September 3rd, 2008 – by: skippyed
Glen got up at sunrise this morning to take some photos of the wetlands. Purnie Bore would be the last time we would see water except the 120 litres we carried between us, until we got to Birdsville
. The next three days we would be driving 490 kms across the desert, averaging about 15 to 20 kms an hour and crossing about 500 dunes! Our aim was to get to Birdsville on the Saturday although our timing wasn't exactly well planned as we would be there for the Birdsville races and finding a camp spot might be a challenge. We planned to get to Birdsville, find a nice spot along the river and have dinner at the Birdsville pub but somehow we couldn't see that happening, anyway we decided we would wait and see when we got there as to what we would do.
The weather was pleasant now, sunny everyday and in the low 20's and the nights much warmer than what we had down south. Our Victorian friends who we had met back at Dalhousie ruins were camping not too far from us and they planned to cross the desert in 2 days so they could get to the Birdsville races on Friday, it was going to be a challenge for them but they were taking the direct route up the French Line where we planned to deviate off to the Erabena Track and WAA line over the next 3 days. It wasn't long before we met the Simpson Desert NP sign and the track started to become more sandy. Not long after the dunes started, so it was time to put the flags on the cars so drivers coming the other way could see us coming over the dunes. As we moved further into the Simpson we were seeing a true desert come alive around us with patches of lovely wildflowers and stumpy bush.
It wasn't quite spring yet but during spring when the rains come, the desert is totally carpeted with colourful wildflowers so we were only getting a taste of what was to come. As the dunes became higher and the track became more sandy, it was time to let the tyres down to make it easier for sand driving. As we drove we kept our eyes open for wildlife. We saw a few small lizards running across the track, a few nice colourful birds and the odd Wedgetailed Eagle, Australia's largest raptor. Camels, kangaroos and emus were also known to be out here in the desert but we hadn't stumbled across any as yet. We stopped for lunch under a lone tree between a couple of dunes, there wasn't much shade and it was pretty warm, not to mention windy. The flies were being a nuisance so we didn't hang around too long.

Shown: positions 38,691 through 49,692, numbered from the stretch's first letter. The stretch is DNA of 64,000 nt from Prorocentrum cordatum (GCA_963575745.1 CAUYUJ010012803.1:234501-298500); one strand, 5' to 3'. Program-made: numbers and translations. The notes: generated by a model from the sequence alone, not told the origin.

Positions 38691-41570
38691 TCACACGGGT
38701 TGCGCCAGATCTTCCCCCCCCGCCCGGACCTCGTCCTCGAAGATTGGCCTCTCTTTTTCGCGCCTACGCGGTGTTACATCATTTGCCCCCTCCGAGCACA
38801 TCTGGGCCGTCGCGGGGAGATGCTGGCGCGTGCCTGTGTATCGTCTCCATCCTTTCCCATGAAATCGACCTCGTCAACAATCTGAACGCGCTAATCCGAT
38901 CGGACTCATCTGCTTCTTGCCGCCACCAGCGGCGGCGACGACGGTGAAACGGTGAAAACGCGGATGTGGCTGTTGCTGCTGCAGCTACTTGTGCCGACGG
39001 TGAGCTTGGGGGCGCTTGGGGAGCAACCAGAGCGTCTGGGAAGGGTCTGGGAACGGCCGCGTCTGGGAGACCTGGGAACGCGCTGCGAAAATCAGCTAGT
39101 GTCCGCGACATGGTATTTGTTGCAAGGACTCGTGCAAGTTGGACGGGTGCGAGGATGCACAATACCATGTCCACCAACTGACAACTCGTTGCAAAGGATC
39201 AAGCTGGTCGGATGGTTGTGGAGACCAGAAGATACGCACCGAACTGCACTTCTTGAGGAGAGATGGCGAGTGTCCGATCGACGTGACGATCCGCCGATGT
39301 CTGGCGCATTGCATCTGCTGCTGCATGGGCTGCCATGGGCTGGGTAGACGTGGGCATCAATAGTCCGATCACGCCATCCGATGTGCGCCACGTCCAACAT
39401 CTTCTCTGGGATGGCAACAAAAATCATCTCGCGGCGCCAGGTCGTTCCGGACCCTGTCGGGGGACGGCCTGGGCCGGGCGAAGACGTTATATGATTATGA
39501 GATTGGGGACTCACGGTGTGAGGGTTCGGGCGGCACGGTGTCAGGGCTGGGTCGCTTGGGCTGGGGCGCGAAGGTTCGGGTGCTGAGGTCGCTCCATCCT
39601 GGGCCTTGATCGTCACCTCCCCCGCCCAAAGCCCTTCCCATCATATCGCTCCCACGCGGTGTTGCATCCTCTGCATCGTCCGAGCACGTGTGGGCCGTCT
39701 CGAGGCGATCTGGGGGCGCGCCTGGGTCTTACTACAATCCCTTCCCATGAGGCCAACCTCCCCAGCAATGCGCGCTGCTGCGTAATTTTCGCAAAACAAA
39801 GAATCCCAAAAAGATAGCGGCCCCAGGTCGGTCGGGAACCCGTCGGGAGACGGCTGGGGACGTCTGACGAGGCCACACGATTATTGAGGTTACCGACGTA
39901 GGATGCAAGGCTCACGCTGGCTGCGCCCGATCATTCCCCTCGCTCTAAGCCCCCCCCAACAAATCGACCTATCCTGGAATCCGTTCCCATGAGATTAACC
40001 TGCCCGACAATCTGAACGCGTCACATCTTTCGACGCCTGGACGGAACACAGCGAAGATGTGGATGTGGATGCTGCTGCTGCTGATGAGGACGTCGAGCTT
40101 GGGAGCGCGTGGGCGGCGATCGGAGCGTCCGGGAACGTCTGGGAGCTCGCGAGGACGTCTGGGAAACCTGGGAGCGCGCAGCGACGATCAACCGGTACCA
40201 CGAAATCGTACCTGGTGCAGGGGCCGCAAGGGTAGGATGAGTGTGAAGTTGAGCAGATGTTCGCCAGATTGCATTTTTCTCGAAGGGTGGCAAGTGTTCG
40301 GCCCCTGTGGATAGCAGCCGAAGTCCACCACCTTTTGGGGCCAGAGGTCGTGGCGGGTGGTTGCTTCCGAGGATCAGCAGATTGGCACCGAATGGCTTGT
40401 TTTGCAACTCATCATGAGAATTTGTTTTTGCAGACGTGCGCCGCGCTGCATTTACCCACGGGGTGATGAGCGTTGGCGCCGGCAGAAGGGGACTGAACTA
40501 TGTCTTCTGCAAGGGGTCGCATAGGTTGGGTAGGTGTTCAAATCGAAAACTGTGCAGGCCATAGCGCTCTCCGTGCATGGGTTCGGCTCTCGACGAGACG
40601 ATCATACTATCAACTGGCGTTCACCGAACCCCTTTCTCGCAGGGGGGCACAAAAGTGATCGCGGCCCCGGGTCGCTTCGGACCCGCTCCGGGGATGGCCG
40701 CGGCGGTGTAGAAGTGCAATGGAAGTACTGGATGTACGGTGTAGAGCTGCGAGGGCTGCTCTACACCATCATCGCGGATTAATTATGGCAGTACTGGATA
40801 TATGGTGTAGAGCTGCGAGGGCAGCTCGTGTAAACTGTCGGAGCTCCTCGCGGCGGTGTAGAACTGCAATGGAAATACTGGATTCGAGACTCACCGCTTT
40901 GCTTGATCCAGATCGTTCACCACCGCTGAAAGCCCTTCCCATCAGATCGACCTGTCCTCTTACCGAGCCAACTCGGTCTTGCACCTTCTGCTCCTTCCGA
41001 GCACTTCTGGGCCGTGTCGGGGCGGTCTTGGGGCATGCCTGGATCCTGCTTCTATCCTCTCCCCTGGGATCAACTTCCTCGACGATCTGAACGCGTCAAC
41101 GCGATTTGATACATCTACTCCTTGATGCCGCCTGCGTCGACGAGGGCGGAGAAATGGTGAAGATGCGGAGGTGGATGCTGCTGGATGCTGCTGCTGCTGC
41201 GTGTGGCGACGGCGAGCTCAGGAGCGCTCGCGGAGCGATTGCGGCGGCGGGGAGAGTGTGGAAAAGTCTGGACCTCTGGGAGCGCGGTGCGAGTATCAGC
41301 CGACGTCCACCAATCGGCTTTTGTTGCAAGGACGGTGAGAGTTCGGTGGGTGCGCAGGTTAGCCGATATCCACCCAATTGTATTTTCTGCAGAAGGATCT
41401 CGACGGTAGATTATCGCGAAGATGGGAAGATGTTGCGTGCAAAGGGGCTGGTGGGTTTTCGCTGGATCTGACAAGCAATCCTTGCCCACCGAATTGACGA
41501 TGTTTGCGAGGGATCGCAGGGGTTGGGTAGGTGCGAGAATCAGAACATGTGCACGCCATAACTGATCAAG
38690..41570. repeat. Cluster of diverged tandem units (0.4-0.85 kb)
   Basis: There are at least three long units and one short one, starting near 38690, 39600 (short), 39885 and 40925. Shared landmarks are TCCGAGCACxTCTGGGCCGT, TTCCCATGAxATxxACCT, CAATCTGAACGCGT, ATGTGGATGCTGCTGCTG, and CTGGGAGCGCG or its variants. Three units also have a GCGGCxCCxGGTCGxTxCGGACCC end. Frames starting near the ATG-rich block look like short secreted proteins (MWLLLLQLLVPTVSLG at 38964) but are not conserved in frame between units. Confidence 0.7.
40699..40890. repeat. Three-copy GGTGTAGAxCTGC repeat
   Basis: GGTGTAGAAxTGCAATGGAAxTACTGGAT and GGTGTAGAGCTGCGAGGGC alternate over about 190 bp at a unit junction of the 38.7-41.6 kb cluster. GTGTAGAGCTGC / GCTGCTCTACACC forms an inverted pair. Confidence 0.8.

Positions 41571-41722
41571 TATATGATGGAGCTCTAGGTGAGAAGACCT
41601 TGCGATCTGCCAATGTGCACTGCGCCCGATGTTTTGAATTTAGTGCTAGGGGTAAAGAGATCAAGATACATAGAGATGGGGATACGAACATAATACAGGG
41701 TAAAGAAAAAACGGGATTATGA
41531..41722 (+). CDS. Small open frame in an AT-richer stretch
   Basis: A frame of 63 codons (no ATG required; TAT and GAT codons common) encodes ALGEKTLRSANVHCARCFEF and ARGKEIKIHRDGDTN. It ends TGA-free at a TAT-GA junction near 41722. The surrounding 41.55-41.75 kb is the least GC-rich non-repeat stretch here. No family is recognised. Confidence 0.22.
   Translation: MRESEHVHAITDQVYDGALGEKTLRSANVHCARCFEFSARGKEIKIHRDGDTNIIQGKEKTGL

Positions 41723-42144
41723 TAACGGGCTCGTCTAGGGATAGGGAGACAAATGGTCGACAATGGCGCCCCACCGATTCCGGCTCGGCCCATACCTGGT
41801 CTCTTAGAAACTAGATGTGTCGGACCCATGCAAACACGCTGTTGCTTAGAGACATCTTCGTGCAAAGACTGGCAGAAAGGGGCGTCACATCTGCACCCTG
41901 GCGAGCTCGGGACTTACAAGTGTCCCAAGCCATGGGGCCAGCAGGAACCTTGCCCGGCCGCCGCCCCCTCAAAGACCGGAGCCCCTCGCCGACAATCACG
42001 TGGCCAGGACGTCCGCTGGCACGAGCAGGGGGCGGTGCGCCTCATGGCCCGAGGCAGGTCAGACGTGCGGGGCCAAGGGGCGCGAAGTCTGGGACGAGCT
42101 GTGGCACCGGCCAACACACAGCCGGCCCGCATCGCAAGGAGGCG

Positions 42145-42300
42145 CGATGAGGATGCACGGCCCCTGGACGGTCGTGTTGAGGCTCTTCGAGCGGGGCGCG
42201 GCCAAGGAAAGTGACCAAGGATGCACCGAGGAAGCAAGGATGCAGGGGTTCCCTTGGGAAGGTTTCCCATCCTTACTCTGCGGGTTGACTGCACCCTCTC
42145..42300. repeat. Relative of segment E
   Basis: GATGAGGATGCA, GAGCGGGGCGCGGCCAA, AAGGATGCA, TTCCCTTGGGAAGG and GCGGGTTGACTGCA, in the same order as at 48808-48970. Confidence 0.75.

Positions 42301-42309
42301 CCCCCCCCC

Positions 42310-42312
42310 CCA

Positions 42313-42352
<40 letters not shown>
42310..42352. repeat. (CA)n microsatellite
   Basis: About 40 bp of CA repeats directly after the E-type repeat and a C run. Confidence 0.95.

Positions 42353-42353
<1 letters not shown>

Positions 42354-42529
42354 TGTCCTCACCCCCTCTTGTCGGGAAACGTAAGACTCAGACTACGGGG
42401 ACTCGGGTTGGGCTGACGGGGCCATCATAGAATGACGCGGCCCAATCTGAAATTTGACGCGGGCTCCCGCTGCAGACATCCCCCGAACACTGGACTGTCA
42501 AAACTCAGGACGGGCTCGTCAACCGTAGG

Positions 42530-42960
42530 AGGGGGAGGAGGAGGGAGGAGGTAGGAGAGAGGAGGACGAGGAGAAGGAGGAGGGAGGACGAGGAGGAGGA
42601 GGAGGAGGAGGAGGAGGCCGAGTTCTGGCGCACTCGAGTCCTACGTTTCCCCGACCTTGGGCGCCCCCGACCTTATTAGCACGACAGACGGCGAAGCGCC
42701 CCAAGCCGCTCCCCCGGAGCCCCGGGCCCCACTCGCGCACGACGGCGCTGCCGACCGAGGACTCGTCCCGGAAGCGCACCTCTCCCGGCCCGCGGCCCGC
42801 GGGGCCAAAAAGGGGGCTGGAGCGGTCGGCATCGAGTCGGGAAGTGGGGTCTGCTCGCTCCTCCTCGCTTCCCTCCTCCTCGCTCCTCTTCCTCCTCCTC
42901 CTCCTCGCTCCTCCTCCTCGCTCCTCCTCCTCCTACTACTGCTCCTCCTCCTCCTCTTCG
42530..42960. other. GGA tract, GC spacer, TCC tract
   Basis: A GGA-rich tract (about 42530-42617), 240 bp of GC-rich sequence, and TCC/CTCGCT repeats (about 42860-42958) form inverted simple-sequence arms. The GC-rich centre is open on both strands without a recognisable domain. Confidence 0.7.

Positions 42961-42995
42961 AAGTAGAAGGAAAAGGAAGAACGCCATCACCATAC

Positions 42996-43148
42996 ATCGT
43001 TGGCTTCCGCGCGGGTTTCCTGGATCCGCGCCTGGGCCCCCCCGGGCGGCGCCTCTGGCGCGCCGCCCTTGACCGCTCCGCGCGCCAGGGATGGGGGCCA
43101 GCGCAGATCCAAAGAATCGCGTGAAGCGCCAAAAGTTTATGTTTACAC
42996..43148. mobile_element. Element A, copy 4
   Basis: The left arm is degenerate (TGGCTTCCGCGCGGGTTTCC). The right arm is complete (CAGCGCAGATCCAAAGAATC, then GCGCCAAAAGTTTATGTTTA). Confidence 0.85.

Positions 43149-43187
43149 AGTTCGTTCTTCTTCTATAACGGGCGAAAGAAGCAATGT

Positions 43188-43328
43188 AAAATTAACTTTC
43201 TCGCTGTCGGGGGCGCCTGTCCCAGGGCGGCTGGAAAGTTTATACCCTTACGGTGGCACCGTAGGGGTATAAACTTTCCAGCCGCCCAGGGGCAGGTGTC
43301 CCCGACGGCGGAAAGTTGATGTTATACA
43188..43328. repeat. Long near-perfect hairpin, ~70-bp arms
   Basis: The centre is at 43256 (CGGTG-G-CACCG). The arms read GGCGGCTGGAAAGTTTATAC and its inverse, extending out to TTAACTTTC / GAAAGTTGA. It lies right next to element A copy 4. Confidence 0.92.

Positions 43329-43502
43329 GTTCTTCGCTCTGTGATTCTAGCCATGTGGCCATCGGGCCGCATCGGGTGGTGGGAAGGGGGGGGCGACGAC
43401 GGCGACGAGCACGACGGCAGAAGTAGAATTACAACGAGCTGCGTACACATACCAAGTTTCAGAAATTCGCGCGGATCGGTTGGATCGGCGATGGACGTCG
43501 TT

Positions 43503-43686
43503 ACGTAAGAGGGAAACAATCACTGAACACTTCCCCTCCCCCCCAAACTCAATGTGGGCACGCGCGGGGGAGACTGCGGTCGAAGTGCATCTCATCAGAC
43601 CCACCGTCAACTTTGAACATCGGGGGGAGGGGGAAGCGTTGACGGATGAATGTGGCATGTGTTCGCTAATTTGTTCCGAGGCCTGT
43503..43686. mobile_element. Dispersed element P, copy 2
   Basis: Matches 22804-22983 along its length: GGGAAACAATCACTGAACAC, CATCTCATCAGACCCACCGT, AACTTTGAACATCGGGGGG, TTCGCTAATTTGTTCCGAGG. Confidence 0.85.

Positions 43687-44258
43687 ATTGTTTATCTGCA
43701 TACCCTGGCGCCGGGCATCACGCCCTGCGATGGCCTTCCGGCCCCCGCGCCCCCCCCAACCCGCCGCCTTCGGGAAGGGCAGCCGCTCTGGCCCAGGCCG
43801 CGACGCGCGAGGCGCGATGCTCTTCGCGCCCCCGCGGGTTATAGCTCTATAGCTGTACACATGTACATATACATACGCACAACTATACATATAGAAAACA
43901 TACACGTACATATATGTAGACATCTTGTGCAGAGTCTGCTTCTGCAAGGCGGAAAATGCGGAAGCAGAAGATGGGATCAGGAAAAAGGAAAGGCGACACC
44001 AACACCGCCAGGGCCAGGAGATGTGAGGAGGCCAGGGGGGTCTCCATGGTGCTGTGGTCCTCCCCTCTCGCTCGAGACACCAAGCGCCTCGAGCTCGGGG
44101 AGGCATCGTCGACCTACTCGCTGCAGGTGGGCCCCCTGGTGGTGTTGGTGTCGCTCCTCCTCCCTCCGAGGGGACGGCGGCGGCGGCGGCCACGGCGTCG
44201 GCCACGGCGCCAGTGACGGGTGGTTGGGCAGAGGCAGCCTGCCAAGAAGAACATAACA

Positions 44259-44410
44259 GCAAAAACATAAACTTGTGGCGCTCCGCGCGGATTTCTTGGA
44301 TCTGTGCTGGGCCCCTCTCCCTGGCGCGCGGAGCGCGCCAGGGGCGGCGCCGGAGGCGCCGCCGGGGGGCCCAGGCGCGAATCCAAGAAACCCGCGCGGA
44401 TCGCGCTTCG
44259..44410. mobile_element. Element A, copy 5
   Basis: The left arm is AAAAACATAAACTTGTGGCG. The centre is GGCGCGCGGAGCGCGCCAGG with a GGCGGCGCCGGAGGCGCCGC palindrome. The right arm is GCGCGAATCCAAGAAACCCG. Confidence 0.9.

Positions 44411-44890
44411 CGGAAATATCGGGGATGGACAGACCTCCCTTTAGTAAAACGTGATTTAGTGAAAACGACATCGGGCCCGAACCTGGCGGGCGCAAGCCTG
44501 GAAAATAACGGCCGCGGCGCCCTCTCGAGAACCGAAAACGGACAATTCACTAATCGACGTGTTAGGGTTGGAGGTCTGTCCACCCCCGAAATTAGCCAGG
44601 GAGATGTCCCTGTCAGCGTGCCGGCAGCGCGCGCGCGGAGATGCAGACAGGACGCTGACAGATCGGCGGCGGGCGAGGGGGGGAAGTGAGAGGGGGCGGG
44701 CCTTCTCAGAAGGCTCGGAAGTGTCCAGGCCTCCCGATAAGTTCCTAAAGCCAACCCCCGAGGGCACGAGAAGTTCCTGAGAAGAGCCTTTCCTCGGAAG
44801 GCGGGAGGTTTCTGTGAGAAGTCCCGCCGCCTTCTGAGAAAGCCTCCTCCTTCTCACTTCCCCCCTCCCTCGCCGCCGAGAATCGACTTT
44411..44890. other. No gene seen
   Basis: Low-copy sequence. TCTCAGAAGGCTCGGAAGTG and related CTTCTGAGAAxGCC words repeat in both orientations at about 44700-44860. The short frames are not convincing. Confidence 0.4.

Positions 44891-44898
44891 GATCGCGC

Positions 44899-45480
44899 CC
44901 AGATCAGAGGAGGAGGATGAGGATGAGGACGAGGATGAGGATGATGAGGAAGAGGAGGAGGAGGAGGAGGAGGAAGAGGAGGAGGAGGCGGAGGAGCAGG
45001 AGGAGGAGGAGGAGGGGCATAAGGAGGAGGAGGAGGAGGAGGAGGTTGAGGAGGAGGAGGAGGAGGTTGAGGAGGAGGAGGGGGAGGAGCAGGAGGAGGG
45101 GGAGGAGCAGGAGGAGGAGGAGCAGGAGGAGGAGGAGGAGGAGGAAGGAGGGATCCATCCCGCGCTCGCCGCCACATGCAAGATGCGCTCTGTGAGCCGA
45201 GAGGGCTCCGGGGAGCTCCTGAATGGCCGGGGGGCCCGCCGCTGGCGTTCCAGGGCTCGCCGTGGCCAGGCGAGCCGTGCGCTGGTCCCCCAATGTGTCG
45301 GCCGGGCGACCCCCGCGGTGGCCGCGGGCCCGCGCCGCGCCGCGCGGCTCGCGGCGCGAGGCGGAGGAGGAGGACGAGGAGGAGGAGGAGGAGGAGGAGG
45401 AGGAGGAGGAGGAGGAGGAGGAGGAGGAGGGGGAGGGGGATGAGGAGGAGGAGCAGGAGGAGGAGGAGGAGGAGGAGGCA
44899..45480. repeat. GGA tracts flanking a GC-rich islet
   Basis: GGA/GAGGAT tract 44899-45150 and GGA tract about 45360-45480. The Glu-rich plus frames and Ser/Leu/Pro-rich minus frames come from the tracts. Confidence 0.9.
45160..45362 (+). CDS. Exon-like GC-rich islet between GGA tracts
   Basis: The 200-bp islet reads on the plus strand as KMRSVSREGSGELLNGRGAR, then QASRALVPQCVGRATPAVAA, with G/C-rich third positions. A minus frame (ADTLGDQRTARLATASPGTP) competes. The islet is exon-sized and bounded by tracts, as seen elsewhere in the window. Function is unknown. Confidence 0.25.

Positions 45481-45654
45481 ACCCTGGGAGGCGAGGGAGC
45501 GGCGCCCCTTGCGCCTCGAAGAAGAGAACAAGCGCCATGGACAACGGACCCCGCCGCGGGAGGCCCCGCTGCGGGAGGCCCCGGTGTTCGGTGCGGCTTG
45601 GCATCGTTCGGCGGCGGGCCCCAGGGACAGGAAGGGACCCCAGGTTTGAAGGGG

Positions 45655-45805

Steam rising out of Purnie Bore
We continued along the French Line having fun navigating the dunes, around 4pm we decided to start looking for a camp spot. The dunes were quite a distance apart and there wasn't much in the way of trees to shelter us from the strong wind but we did find somewhere that had a little bit of shelter. Putting the tents up was a challenge the wind was blowing a gale, we only managed to get the inner shell up, the outer shell would have to wait until sunset when the wind died down. Gay and I got into our tents to get away from the damn flies! The sunset was lovely and Vaughan and Glen hiked up the top of the nearest dune to get some pictures. There was plenty of firewood around so we had a nice evening around a fire. There was evidence that the desert was pretty much alive with scorpion tracks and we thought we saw some moving across the sand in the dark but it turned out to be a couple of very large spiders stomping through our camp, which were flattened in seconds!